Saturday, March 21, 2009

"Oh but the water loves me and folds me"

















Over my sunlit skin the warm, clinging air,
Rich with the songs of seven larks singing at once, goes kissing me glad.
And the soul of the wind and my blood compare
Their wandering happiness, and the wind, wasted in liberty, drifts on and is sad.

Oh but the water loves me and folds me,
Plays with me, sways me, lifts me and sinks me as though it were living blood,
Blood of a heaving woman who holds me,
Owning my supple body a rare glad thing, supremely good.


From "The Wild Common" by D.H. Lawrence, 1921. Read the complete poem at Poetry Foundation.

Photo from Wikimedia Commons

4 comments:

Flora said...

Wow! That is amazing. If only such sensuous abandon and love of the natural world were the norm in our society instead of the emotional denial, adolescent snickering about sex and masculine posturing that is all too common and expected among men. We are all the poorer for it.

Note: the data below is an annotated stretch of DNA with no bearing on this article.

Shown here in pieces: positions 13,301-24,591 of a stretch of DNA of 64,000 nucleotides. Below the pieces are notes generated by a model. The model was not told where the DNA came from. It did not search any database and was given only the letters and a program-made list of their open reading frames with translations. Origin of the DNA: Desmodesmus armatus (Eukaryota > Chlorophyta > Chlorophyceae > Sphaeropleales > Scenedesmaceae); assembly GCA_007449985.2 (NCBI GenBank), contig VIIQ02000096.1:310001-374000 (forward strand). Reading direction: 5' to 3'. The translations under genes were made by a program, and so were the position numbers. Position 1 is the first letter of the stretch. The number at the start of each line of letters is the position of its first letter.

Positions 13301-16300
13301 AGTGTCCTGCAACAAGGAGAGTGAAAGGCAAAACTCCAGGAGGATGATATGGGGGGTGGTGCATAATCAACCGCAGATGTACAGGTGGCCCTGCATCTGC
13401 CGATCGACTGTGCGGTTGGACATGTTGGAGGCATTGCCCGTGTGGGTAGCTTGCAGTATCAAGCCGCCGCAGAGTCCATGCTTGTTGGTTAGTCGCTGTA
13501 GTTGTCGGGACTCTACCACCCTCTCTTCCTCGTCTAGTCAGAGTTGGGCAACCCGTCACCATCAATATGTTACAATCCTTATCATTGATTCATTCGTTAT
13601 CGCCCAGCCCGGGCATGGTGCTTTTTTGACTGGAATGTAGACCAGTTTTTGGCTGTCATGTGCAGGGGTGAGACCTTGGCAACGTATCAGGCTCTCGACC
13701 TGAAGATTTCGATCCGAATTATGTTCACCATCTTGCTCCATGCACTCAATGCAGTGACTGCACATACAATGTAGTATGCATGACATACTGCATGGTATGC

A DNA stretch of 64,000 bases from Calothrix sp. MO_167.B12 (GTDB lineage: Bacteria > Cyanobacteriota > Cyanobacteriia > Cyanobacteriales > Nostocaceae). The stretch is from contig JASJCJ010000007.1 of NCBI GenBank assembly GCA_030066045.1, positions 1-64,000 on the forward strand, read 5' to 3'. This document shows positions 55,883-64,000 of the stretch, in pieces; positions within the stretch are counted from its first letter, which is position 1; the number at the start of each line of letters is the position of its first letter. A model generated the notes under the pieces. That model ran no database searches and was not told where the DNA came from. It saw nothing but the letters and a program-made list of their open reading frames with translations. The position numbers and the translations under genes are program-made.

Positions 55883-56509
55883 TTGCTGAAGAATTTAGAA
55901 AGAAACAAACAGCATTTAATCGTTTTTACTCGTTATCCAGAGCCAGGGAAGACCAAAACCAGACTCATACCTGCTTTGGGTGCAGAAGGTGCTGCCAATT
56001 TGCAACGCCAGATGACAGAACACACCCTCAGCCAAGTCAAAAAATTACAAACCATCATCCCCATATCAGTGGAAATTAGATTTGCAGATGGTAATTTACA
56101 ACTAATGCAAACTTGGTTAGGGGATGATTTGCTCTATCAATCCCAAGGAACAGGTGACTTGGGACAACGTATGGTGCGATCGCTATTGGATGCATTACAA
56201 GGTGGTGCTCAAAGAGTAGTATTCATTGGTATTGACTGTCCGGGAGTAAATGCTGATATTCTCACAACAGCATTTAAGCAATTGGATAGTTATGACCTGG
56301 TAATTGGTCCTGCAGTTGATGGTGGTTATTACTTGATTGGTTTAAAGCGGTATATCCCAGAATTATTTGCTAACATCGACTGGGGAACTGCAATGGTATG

jmcleod76 said...

Sexy poem. Rawr!

Margaret said...

Happy equinox!

BitterGrace said...

Thanks, Margaret. Happy equinox to you. It certainly did make a pretty arrival hereabouts.

I'm not sure how Lawrence is regarded now, but in my undergrad days he was not very PC. But still, who could resist?